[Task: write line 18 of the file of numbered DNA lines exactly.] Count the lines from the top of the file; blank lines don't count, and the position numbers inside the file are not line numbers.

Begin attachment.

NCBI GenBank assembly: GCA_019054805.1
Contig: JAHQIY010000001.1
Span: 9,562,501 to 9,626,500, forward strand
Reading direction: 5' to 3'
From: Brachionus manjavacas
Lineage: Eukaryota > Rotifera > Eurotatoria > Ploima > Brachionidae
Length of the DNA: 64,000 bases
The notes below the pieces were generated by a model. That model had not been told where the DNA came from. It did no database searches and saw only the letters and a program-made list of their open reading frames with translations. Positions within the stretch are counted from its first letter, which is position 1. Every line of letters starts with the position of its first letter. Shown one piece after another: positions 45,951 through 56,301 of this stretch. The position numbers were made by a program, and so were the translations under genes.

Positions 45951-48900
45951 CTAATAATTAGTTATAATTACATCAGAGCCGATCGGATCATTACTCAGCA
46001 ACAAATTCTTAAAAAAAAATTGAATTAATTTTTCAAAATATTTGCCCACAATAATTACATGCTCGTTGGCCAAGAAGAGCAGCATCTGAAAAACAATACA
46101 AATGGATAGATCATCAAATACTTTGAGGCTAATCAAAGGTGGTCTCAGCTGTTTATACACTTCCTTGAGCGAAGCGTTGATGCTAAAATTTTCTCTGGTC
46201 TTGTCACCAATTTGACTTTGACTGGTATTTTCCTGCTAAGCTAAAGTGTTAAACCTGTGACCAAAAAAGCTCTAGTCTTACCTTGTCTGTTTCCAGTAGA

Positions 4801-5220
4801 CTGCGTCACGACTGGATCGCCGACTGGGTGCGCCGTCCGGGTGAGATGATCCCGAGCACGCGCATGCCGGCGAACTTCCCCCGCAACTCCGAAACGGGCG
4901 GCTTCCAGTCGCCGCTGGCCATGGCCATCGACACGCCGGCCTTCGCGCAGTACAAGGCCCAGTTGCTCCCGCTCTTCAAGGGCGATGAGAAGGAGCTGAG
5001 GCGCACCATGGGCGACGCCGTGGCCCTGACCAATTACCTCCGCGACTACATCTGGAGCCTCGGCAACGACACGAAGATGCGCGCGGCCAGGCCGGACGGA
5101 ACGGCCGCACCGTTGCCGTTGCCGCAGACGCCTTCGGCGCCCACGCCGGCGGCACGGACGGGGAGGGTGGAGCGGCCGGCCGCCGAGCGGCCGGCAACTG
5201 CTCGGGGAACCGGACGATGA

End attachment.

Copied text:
5101 ACGGCCGCACCGTTGCCGTTGCCGCAGACGCCTTCGGCGCCCACGCCGGCGGCACGGACGGGGAGGGTGGAGCGGCCGGCCGCCGAGCGGCCGGCAACTG